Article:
Actually, the US followers of Bernie Sanders are calling themselves “Berniecrats” — at least, those who are answering Bernie’s call to “transform” the Democratic Party are doing that, mostly to signal that they are NOT the neoliberal Democrats of the Establishment. This means they do support single payer, European-style healthcare, a livable weage, free college tuition, and so on.
The “movement” supporters however are tending to call themselves “Democratic Socialists” rather than “Social Democrats.” The differences on policy may be more in terms of style than of substance, philosophy rather than policy. Nonetheless, the differences are significant and important to point out:
Americans are embracing the term “Socialist”
In post-war Europe, while the US and the West faced a threat from the USSR, I think there was a real need to avoid using the term “socialist.” Rather, the term “social” was preferred, and “Social Democrat” was a way to convey the idea that the economic policies outlined in FDR’s Economic Bill of Rights (1944) would be respected, but the politicians would not go so far as to promote “socialism” — which the US considered synonymous with Communism.
And so “Social Democracy” became the Estrablished norm in Western European politics. But within that Social Democratic framework lay the seeds of Neoliberalism. NATO and pressure by the US to join in military adventurism, expand their opwn military industrial complexes, meant that the Social Democracies of Western Europe were pulled into the hyper-cvapitalist, Neoliberal orbit of the USA. Thatcher came along as Reagan’s soulmate, privatised ewverything, and even harboured designs on privatising the NHS — the “third rail” or “sacred cow” (choose your metaphor) of UK politics. We see it today, with successive PM’s from Blair on down toe-ing the Neoliberal line, chipping away, bit by bit, at the socialist institutions that still remain. And until Jeremy Corbyn came along, “socialism” was a naughty word in the UK.
Likewise, in other Western Democracies, governments were quick to join the Capitalist gold-rush following the collapse of the USSR. The Cold War was over, and it seemed Capitalism had won. The EU became ever more Neoliberal in its institutions and its economic policies. Socialism faded.
Bernie, however, proudly describes himself as a “Democratic Socialist”, and Socialism has simply rocketed in terms of popularity in the US — especially among Millennials, who now prefer Socialism to Capitalism.
This seems hard to believe, I know. But it makes sense when you think of it. There is no question, from a purely poli-sci point of view, that much of what FDR did in the New Deal was socialist. It’s just that no one wanted to call it Socialism becauser of that big bad USSR thing. But the Soviet Union has been gone for 30 years now, and the new generation, who did not grow up with “duck and cover” drills and incessant “red-baiting” by the GOP, have a different view. They grew up under neoliberalism, where Reagan, Clinton, Bush and Obama rolled back all the “socialist” programs and attitudes that had been fostered by the New Deal.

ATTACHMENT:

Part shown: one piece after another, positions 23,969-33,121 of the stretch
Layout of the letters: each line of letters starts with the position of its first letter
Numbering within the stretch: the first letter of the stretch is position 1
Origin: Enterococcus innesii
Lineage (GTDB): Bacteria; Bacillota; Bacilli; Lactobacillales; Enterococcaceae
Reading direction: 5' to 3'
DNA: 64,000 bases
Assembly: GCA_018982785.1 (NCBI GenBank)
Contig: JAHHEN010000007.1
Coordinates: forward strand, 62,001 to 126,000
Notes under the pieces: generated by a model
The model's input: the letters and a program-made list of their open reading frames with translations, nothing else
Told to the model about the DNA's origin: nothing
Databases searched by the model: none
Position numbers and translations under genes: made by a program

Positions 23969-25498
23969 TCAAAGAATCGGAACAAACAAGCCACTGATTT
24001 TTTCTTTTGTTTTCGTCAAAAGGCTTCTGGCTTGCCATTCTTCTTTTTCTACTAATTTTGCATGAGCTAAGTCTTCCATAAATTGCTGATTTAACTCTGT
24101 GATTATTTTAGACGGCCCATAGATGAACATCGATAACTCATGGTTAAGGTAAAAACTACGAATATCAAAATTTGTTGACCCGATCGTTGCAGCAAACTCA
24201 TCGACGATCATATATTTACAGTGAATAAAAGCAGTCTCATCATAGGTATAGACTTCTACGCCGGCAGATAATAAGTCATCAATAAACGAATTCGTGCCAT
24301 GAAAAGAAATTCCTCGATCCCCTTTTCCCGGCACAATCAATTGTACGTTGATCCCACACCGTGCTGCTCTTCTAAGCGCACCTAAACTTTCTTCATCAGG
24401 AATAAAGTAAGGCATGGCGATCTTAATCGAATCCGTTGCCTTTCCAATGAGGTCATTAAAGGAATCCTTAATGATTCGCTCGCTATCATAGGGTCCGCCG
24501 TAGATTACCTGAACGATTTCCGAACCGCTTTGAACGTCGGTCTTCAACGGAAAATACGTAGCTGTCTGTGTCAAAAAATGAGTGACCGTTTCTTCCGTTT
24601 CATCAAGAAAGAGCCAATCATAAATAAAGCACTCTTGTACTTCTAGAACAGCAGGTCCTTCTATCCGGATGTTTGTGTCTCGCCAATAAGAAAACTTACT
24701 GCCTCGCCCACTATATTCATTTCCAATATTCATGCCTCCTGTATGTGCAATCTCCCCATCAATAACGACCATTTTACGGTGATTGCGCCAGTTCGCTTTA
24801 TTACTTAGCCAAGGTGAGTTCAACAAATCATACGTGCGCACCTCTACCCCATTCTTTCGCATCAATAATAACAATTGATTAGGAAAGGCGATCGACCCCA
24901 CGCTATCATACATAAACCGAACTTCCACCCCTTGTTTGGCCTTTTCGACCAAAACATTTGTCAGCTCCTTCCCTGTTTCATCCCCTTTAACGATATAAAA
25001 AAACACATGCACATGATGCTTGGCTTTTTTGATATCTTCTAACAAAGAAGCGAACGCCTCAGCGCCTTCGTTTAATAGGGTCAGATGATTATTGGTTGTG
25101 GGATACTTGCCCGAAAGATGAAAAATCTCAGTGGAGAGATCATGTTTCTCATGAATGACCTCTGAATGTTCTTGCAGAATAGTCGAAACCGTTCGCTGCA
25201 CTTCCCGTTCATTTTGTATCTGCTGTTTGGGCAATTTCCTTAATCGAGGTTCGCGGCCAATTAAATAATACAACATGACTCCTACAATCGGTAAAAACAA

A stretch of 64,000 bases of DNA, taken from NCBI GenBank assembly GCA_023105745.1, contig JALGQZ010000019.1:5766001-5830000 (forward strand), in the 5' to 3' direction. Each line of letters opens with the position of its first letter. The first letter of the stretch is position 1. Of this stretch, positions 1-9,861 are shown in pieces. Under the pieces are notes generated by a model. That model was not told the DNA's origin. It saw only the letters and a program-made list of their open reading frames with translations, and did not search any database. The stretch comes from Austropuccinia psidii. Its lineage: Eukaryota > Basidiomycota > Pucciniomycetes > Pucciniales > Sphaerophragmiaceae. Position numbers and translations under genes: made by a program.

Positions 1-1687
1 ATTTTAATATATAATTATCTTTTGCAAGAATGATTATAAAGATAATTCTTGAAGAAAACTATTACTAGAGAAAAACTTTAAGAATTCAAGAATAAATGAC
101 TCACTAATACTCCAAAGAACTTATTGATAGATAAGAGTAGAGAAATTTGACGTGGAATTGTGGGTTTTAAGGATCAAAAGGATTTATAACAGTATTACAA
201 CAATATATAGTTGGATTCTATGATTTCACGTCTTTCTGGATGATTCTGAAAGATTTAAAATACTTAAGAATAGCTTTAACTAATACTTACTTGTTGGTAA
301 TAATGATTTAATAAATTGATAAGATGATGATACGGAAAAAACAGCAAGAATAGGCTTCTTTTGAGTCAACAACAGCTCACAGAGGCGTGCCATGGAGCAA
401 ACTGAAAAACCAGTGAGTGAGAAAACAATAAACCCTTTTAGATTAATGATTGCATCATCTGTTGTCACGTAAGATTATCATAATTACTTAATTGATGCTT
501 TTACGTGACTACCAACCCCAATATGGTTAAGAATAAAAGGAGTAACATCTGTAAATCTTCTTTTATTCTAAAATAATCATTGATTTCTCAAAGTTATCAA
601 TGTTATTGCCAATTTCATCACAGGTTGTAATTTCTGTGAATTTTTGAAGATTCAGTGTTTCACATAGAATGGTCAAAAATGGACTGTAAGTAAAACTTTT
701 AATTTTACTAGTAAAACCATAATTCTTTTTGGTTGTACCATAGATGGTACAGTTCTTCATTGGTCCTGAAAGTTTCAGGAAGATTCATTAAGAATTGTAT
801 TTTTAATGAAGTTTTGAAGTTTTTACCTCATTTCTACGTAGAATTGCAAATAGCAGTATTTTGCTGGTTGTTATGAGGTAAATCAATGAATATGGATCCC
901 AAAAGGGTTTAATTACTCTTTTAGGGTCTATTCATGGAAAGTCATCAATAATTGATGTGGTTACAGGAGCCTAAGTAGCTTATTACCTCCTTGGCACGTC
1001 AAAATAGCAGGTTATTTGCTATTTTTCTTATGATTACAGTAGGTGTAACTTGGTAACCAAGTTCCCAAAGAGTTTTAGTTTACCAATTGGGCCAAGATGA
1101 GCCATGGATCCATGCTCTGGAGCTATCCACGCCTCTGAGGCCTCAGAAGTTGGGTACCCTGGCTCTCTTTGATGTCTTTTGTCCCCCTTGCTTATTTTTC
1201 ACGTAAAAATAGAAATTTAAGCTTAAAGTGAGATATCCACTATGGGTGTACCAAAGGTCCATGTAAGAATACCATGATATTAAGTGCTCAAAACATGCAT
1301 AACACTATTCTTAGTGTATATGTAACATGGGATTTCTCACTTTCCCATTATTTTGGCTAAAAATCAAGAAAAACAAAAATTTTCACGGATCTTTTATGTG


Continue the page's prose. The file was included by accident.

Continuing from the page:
The result is that, for America’s young people, Socialism is something new, something different. It’s a fresh approach, it’s hope for the future, it is a promise that things can be different. It is not a failed system, not something that was tried and discarded, but rather an alternative to what they have experienced, and one that dovetails perfectly with the other “liberal” issues of sustainability, social justice, global awareness, etc.
Socialism is expanding globally
As Socialism gains traction in the US, we will see more cooperation between Democratic Socialists in the US and in Europe. The success of Corbyn and the Labour Party in the UK was feverishly followed and commented upon in the US, as was the election in France, where Melanchon was viewed favourably while Macron was rightly criticised as a Neoliberal who was ideologically closer to Hillary Clinton than to Bernie Sanders. As a long-time observer, I must say that this was the first time that the American media and the public actually had a clue about French politics. And the rghetoric of Sandewrs and Corbyn are extremely similar. Bernie rails against the “one percent” and the “billionaire donor class” while Corbyn campaigns “For the Many, Not the Few.” Remarkably similar.
Indeed, the trip that Bernie Sanders made to the UK in the days prior to the election seems to have fired him up with renewed vigour and a refreshingly combative attitude towards the Establishment. His criticisms of the Democratic Party have become more harsh, more blunt, and more unforgiving than ever before. He is literally going around the country saying that the Democratic Party is a “total failure.”
Meanwhile, a plethora of Socialist organisations are growing up all over America like mushrooms after a spring rain. Democratic Socialists of America (DSA) is gaining members everywhere, as are Justice Democrats and Brand New Congress. What unites all these organisations, however, is a platform and a set of policies that can only be described as “Socialist.”
I foresee a joining of Socialist forces, driven by the young people in both the US and Europe, and supported by ageing boomers like myself who still remember a time prior to Reagan-Thatcher and the rise of Neoliberalism. I am cautiously optimistic that the great pendulum that I saw swing Right in 1980 may finally, inexorably, be swinging back.